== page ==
Māori customary rights doctoral researcher Karaitiana Taiuru is urging Māori to engage with the Law Commission's public consultation on DNA samples being used in investigations.
He says it's even more important for those who have already provided DNA to the police.
The purpose of the consultation is to ensure that the laws governing the use of DNA in criminal investigations are fit for purpose, constitutionally sound and accessible.
The commission began the consultation process to identify tikanga concepts that are relevant to the use of DNA in criminal investigations.
Taiuru has made six key recommendations:
- The law must acknowledge that DNA is a taonga.
- The Law must recognise customary rights of DNA.
- DNA must be stored in a tikanga appropriate and safe manner.
- DNA must be obtained with customary rights considered (where possible).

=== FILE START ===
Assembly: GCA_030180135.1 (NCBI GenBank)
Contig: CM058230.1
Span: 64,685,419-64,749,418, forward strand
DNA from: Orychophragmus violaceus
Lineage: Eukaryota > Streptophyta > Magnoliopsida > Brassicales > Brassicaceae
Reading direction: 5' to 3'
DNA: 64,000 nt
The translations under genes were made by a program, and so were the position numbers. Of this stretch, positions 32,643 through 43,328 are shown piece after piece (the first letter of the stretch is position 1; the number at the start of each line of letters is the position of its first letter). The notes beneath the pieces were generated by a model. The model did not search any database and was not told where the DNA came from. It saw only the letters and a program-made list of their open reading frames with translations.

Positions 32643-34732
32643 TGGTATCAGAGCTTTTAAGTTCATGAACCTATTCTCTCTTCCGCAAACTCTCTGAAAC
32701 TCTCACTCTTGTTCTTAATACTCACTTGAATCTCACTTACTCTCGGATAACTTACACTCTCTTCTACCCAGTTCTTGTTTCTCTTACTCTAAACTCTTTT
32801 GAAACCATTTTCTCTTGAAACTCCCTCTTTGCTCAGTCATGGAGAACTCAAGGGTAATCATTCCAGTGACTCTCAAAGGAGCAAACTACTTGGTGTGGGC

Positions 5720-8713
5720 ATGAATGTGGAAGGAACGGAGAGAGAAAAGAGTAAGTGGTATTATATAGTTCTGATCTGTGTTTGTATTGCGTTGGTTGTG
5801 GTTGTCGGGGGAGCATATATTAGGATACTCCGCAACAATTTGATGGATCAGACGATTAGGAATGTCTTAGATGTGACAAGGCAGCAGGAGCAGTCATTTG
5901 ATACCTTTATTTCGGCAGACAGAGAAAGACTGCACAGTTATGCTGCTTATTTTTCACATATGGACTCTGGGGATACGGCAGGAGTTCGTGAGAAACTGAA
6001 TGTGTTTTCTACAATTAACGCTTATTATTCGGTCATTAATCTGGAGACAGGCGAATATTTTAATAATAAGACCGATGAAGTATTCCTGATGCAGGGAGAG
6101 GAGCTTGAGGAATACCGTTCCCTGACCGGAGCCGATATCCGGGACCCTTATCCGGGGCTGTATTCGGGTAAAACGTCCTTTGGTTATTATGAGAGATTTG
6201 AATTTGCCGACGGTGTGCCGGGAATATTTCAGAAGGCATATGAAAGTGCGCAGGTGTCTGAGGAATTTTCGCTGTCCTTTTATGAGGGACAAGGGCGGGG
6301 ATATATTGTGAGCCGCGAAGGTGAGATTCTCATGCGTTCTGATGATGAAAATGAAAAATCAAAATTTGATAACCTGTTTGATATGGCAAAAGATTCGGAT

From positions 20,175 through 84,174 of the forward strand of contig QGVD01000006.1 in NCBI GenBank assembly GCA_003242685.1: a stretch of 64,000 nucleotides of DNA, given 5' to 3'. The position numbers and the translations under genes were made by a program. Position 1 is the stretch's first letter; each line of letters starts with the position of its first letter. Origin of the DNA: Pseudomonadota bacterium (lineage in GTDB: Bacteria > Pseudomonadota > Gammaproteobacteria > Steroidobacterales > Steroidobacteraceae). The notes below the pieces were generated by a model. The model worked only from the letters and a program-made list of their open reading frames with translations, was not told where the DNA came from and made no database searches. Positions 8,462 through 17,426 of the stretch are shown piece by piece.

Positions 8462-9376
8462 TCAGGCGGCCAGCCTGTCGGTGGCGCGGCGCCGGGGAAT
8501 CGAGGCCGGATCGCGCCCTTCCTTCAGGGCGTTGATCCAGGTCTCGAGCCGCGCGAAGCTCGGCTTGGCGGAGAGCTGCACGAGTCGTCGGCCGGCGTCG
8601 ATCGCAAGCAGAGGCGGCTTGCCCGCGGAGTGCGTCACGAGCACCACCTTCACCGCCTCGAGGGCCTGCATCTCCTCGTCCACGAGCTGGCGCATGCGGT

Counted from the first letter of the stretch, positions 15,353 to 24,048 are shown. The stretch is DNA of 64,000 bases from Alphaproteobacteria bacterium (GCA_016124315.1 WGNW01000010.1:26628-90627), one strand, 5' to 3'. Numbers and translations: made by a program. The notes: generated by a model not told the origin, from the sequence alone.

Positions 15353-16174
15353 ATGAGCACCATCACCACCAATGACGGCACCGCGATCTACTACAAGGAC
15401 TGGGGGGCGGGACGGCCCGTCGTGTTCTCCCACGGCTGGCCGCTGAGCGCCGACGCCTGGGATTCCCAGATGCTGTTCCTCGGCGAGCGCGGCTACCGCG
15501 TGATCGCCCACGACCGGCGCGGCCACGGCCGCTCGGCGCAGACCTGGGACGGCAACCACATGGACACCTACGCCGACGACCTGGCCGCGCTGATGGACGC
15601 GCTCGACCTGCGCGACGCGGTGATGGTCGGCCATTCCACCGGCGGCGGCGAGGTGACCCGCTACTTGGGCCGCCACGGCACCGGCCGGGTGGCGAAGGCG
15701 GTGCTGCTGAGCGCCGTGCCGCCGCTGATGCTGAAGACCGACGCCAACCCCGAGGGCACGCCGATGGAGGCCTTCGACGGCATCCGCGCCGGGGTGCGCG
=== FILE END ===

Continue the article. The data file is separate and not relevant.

- Treaty of Waitangi rights must be considered in all aspects of DNA retrieval and storage.
- There must be adequate Māori representation on governance and advisory groups both locally and nationally at all levels of all organisations and government who deal with DNA samples for criminal investigations and privacy.
Taiuru says, "Many people do not understand that your DNA sample is also the sample for you, your whānau and iwi. It is our whakapapa and tapu...proper retrieval and storage considerations should be implemented and recommendations made to the Law Commission to protect Māori."
"DNA can be used to trace whānau and iwi connections, personality traits and can be used to determine health issues, diseases such as type 2 diabetes, Alzheimer's, psychiatric disorders, physical, behavioral and psychological traits."
Taiuru outlines key points that impact Māori from the report in a personal blog post.